This blog is cross posted on EDF Climate Corps.

This summer, EDF Climate Corps placed 116 fellows within leading organizations to identify strategic energy management opportunities. These fellows spent their summer working on a variety of projects from energy efficiency to sustainability planning, employee engagement, demand response and energy information systems. Read below to learn more about three of our fellows, David, Jacob and Nicholas, who worked at Facebook, Shorenstein Realty Services and Bay Area Climate Collaborative to once again raise the bar on energy management best practices.

David Wang

Name: David Wang (’15)
Hometown: Renton, WA
Host Organization: Facebook
School: University of Michigan, Erb Institute

Q: Why did you want to join EDF Climate Corps? 
A: I wanted to explore corporate sustainability. I thought EDF Climate Corps would be a great way to do that because energy efficiency is a fundamental aspect of corporate sustainability. I was excited to join Facebook, a company that has pursued sustainability for a while and has a reputation for innovation.

Q: What are you working on this summer?
A: Most of the projects I am working on are standard energy efficiency projects involving lighting and HVAC efficiency, but I am also working on employee engagement and organizational behavior. In addition, Facebook was an early adopter of a new solar cogeneration technology, so I am also evaluating system performance to enhance our understanding how the systems work under different conditions.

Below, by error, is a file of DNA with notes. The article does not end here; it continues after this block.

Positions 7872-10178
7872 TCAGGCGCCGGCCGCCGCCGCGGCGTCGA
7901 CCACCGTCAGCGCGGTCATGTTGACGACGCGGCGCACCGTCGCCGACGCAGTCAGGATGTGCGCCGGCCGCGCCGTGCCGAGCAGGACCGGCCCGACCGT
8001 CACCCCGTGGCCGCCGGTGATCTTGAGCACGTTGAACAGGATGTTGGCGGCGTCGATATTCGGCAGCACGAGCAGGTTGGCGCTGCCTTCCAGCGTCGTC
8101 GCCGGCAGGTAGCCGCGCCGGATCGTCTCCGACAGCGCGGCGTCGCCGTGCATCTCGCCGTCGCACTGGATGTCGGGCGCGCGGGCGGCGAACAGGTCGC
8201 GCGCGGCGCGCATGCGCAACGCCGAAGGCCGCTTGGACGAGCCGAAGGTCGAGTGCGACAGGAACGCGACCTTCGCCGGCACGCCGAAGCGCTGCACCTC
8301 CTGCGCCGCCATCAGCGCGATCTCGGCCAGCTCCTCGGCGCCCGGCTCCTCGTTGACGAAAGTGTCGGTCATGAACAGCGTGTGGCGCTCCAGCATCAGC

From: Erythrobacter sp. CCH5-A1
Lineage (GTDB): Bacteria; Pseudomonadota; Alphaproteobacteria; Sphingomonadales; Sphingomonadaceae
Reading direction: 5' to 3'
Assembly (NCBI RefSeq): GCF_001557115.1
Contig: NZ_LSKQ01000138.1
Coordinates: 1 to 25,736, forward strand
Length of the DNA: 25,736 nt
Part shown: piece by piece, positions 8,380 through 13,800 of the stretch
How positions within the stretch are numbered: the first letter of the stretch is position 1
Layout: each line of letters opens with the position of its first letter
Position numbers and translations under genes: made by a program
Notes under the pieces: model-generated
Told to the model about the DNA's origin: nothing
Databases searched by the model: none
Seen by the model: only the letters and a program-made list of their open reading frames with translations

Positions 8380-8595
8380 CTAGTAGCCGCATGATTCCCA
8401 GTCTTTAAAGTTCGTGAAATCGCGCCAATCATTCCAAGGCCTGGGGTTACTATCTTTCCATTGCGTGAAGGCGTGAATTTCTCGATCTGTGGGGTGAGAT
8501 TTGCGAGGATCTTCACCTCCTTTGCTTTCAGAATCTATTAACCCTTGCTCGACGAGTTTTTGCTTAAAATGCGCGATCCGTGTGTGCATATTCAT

Q: What is the most difficult part about tackling this project?
A: Facebook is hitting the limits to what building controls can do without actively engaging its thousands of employees. The next steps will likely require employee buy-in, which means understanding how efficiency and sustainability fit into how the company operates. That’s tough stuff.

Q: Have you found ways to overcome this? 
A: Facebook is a very data driven company, so I am trying to gather as much data as I can related to energy use and then message that out. Also, I’ve found it useful to use pre-established methods of internal communication. It may seem obvious, but we use Facebook groups and events here to organize and communicate. I’ve found those successful.

Q: What is the best piece of advice you’ve received from your supervisor? 
A: She made it very clear at the onset that it’s important to understand Facebook’s unique values and company culture. She helped me learn about the initiatives that Facebook has tried in the past that didn’t work and how that relates to the values and work culture here.